“I got thrown out of a bar in New York City.”
No, that never happened to me. But it is an excellent start to an anecdote by Ron “Tater Salad” White.
Mine is far less impressive.
I got arrested by the sheriff’s office a few years ago.
I don’t mean that I was armed with dual pistols, yelling out, “You’ll never take me alive, coppers!” Nor was there a car chase nor a taser/pepper spray to subdue me. There was no mug shot nor a lineup in front of two-way mirrored glass.
I didn’t make my one phone call, nor roust my parents from bed to post bail.
There was a paperwork error.
I changed my car insurance company because I realized I was paying more through Nationwide than my best friend (with a spouse and three vehicles between them).
A couple of months later, my payment to my new company bounced. What happened?
I went to my bank to find out why I didn’t have any money (aside from being poor in general). We found that Nationwide had continued drawing money out of my account every month, and I was missing hundreds of dollars.
I didn’t have anything left in my account to make another payment to my new insurance company, so the policy lapsed. Which shouldn’t have mattered because Nationwide said I still had uninterrupted coverage with them.
As soon as I could, I made my payment to my new company and called Nationwide again wanting to make certain the policy was cancelled that time.
Then I received a letter in the mail from the state saying that because I had a lapse in insurance, I would have to fork over my license plate for 30 days. Then in order to get it back, I would have to pay a $150 fine, plus the license fee again.
I intended to hire a lawyer and fight this garbage. I had a bunch of printouts from my bank, showing the payments every month for Nationwide. Plus, the six-month summary of benefits package.
On the way home from work late one night, I was pulled over by a cop at Dollar Tree on U.S. 601.
The cop said that my plate had been revoked and that I had no right to drive it. I pulled out my paperwork and showed him I never had a lapse of coverage. He didn’t care. He took my license plate and left me stranded five miles from home at midnight.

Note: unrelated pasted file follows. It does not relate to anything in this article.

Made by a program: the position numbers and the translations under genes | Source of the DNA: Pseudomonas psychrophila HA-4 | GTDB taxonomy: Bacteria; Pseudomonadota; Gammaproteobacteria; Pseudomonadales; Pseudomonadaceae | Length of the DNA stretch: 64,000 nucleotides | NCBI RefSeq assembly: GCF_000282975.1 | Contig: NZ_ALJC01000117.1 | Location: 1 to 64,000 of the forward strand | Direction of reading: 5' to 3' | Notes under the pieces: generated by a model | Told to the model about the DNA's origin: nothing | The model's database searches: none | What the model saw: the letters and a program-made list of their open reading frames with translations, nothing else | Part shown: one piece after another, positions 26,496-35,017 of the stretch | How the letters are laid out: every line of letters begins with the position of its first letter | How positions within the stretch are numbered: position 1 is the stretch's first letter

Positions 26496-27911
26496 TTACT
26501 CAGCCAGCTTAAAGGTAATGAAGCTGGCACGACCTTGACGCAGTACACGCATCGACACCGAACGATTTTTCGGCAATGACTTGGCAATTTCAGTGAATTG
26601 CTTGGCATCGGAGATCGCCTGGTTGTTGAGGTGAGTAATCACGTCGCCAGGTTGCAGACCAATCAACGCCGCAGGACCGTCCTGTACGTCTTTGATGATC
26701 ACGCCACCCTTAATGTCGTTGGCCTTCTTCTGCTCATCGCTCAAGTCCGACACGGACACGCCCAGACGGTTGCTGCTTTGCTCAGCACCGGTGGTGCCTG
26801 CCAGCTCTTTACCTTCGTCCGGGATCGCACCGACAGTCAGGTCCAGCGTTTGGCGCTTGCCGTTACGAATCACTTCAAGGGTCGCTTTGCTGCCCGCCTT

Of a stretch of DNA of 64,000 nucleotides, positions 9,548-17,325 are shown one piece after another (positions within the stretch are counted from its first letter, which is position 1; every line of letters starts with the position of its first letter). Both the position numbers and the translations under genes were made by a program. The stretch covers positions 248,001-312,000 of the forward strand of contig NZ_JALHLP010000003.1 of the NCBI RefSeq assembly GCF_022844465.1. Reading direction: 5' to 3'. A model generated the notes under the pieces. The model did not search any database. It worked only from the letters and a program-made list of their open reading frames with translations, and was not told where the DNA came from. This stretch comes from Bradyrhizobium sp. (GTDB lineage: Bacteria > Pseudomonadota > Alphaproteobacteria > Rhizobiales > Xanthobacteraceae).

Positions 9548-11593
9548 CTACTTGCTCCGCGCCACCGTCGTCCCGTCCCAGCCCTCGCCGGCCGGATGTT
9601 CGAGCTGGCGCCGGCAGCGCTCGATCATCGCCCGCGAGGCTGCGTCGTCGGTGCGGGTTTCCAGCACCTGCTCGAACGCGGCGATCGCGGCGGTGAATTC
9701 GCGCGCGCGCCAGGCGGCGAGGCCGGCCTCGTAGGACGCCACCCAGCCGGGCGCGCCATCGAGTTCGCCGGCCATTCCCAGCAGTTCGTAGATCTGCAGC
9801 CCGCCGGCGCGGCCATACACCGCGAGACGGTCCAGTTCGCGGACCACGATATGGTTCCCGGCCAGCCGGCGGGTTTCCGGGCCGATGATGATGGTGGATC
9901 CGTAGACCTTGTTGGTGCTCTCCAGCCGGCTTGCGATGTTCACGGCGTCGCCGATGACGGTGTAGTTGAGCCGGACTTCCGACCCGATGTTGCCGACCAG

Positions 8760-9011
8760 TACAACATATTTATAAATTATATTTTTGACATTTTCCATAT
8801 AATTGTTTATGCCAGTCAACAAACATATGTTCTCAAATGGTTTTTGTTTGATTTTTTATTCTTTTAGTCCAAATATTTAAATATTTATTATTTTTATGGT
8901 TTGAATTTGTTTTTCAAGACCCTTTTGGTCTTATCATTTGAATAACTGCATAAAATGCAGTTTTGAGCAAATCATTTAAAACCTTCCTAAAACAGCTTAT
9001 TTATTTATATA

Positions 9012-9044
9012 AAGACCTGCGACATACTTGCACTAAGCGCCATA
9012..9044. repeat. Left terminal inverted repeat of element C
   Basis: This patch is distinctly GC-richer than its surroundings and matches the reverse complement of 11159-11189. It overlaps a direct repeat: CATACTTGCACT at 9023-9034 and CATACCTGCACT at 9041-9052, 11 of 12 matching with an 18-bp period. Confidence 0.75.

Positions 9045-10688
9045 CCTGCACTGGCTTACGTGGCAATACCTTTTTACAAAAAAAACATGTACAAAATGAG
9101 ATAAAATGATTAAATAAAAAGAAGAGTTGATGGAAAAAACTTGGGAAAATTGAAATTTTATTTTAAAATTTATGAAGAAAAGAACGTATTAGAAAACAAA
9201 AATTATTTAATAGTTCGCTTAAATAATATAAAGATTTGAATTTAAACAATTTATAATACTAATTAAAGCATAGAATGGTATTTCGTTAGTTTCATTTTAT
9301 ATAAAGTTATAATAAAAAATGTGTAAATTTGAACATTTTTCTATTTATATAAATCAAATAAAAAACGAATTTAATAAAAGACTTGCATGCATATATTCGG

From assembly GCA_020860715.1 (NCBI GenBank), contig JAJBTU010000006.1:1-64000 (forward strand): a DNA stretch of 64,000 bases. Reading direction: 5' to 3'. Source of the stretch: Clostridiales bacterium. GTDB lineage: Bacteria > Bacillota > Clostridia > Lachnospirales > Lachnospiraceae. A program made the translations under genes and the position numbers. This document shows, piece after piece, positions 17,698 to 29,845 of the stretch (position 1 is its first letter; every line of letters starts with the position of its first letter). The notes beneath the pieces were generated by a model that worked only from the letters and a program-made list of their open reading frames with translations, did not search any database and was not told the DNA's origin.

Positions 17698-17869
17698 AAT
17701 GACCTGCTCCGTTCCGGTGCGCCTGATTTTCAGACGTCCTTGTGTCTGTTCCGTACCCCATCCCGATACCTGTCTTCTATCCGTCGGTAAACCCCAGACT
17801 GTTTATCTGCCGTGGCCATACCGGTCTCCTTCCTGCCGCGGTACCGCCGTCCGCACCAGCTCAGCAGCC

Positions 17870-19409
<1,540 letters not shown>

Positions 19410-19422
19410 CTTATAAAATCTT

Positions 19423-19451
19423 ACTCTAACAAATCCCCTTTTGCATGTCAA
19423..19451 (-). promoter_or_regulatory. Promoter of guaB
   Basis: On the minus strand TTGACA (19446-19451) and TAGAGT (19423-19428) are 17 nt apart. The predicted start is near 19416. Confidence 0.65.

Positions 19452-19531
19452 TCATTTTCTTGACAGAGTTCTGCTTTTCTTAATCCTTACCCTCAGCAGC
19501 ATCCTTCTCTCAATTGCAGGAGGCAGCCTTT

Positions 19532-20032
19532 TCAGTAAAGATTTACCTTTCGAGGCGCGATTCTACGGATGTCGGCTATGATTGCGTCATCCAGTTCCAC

I told him I lived close by. If he were going to take my ability to drive, he could at least let me park the car at my house. He said no. And off he went.
Eventually I made it home and asked around about getting a lawyer for traffic court.
I got a lawyer. We were intending to show up for my court date. But when the lawyer contacted the courthouse, a clerk said my date already had come and gone. Already? I missed my date, and the judge put out an order for my arrest for failure to appear in court.
I still wanted to prove that I didn’t deserve a ticket. Didn’t matter. When I wasn’t in court on the right date, the judge found me guilty in my absence.
I had to pay court costs, lawyer bill, plus the $150 fee and the license plate fee.
And, I lost the tag for my scooter, too. I wasn’t driving it when I was stopped, but the state took my plate for that one as well. I was told that the fee to get my plate back for the bike was $300, doubled because I was a “repeat” offender as this was my second vehicle to lose a plate. What?
I was informed by my lawyer that if I didn’t want to pay that $300 fine to get a plate, then I could sell the bike. Loved my scooter, but sold it because it would cost me $320 for the fee and plate.
Now why am I airing my dirty laundry about something that happened almost four years ago?
Because I’m mystified by how lenient the court system is for people who commit real crimes compared to how much went wrong for me because of a clerical error and a wrong date for my court appearance.
There are people selling drugs or breaking into cars or shoplifting at Walmart who get probation and some fees — probably no more than what I would’ve shelled out for court costs, lawyer fees and the almost $500 for my car and bike.
Something is very wrong when a guy with duplicate car insurance is treated like a criminal, and a person who really is a criminal gets off with no time served.
Just this week we have a story about a man selling meth to an undercover cop on two occasions. A search warrant reveals more meth and assorted drug trafficking equipment, like scales and baggies, at the man’s house. He is arrested, gets out on bond and then commits some more crimes like driving with no insurance (my supposed crime), driving with no registration, and holding a fake registration. He also had prescription drugs that weren’t in his name.
What does he get? Three different sentences that were suspended for two years. In other words, he gets off without any more time served as long as he can go two years without another crime.
How is this justice? You caught the man red-handed selling to a cop twice! He showed no remorse by being arrested again after his drug bust.
In Surry County, maybe I should have sold some crack to pay for my car insurance. If I were caught, I could just plead it down to driving with no insurance and come out no worse than I did. Something’s wrong here, folks.
Reach Jeff at 415-4692.